In 2009, Sabathia introduced a sinker into his arsenal for the first time. The idea was to use this pitch similar to the fastball but by adding both an increased vertical and horizontal dynamic to the ball, more ground balls would be induced. While Sabathia used this pitch only 537 times in all of 2012, it has allowed him to get out of several jams by getting hitters to ground into double plays.
Finally, we will look at both of Sabathia’s off-speed pitches, the changeup and the slider. The changeup is a pitch Sabathia only uses against right-handed batters (literally he threw it 0% of the time against lefties in 2012). There could be several reasons for this but it is probably due to the nature of movement on the pitch.
Sabathia’s changeup runs down and away to right-handed batters but down and in to left-handed batters and most professional left-handed batters feast on pitches down and in. Sabathia most likely feels the risk of leaving a pitch in a lefty’s wheelhouse is too great with his changeup, especially since left-handers struggle so immensely against his slider.
The average velocity of Sabathia’s changeup is 86.56 mph, almost seven mph slower than his fastball. This is a fairly normal difference between fastball and changeup velocities, yet what makes Sabathia’s changeup so good is its deception.
I have worked with a pitching coach throughout my own baseball career who played with Sabathia at the single A level with the Indians. According to my coach, Sabathia had hands so large he could palm the baseball to such an extent that you could no longer see the ball. Exaggeration or not, Sabathia has extremely big hands.
Using these large hands Sabathia is able to throw his changeup with the exact same arm-action as his fastball but have the ball come out at a slower velocity. This arm-action makes it impossible for batters to recognize the pitch is a changeup before it is too late and their timing is thrown off.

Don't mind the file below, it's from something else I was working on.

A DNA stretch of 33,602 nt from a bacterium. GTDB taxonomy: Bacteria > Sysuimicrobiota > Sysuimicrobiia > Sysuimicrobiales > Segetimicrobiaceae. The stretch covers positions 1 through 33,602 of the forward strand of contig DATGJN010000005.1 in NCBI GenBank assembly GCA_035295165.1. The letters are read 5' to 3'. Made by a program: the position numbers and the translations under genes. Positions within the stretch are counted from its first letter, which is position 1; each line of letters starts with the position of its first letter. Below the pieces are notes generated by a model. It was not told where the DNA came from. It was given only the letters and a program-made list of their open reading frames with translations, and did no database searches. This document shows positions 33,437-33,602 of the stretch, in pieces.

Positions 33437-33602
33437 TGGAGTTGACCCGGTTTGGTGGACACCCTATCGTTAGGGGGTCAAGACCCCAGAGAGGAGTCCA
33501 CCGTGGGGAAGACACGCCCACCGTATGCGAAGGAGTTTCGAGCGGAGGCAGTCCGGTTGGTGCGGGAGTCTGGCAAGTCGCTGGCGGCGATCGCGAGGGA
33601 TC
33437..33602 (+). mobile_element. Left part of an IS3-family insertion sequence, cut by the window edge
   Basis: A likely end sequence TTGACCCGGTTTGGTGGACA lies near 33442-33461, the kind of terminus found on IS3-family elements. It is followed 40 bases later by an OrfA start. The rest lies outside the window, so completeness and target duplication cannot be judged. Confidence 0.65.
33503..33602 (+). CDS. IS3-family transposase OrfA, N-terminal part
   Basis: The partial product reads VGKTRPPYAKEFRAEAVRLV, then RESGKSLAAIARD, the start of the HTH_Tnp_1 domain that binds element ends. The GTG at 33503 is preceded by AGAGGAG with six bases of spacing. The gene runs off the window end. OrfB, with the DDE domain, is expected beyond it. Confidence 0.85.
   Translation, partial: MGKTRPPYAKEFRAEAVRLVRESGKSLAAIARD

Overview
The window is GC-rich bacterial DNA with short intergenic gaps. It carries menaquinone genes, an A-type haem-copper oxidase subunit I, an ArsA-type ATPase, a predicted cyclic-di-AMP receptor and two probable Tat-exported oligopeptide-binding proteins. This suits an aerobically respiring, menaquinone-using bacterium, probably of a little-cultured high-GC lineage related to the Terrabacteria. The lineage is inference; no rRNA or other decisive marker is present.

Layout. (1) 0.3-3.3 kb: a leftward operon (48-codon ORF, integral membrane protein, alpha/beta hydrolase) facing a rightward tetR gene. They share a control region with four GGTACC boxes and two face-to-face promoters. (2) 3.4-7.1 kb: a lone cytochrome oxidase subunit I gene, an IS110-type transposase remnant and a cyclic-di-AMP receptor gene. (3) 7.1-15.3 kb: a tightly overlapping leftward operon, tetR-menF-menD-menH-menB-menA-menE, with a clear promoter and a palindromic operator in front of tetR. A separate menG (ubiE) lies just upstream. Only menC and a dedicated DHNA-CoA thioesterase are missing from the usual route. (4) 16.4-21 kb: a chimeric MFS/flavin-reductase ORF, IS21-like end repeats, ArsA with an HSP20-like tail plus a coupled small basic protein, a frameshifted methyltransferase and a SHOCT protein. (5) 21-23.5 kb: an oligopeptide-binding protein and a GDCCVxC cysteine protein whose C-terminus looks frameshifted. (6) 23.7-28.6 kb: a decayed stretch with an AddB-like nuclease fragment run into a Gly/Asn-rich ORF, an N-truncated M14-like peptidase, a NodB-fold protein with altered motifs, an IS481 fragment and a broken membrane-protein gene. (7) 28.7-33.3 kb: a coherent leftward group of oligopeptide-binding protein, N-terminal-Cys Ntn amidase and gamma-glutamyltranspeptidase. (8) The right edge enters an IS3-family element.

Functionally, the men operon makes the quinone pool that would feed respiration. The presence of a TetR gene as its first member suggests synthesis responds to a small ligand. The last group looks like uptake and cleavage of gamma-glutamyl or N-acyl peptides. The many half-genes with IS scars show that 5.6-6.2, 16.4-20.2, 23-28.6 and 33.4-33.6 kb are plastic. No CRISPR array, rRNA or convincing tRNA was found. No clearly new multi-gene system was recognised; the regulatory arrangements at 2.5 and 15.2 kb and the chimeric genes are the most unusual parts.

While Sabathia’s changeup is phenomenal against right-handed batters, the pitch he relies on most, against left-handers and right-handers, is his slider. Sabathia’s deadly slider, which breaks down and away from left-handers and down and in to right-handers, was the pitch he used for over 50 percent of his strikeouts in 2012.
Sabathia’s late-breaking nasty slider is particular harsh on left-handed batters due to his release point. Coming from a high three quarters arm slot on the left-side Sabathia’s slider often appears to start at the batters body before breaking across the plate.
Sabathia uses this type of slider to catch batters looking and for called strikes, but for swing-and-misses Sabathia uses his slider in a different way. Not only does Sabathia’s slider sweep across the strike zone but it also has depth, which causes batters to swing over the top of it. When going for a swing-and-miss strikeout, Sabathia starts his slider in the middle of the plate and lets it drop out of the zone, hoping batters will chase at this unhittable pitch.
Using his size, physical talents, and blend of four quality pitches, C.C. Sabathia has established himself as one of the most brilliant pitchers in Major League Baseball. At only 32 years old, Yankees fans can rest peacefully knowing their rotation is in good hands with Sabathia leading the way for the years to come.
*The advanced pitching statistics are brought to you by Sportvision, Fangraphs, and Brooks Baseball. If you are interested in Sportvision and how it is changing baseball, check out the article Major League Baseball: Sportvision and the Future of Sabermetrics.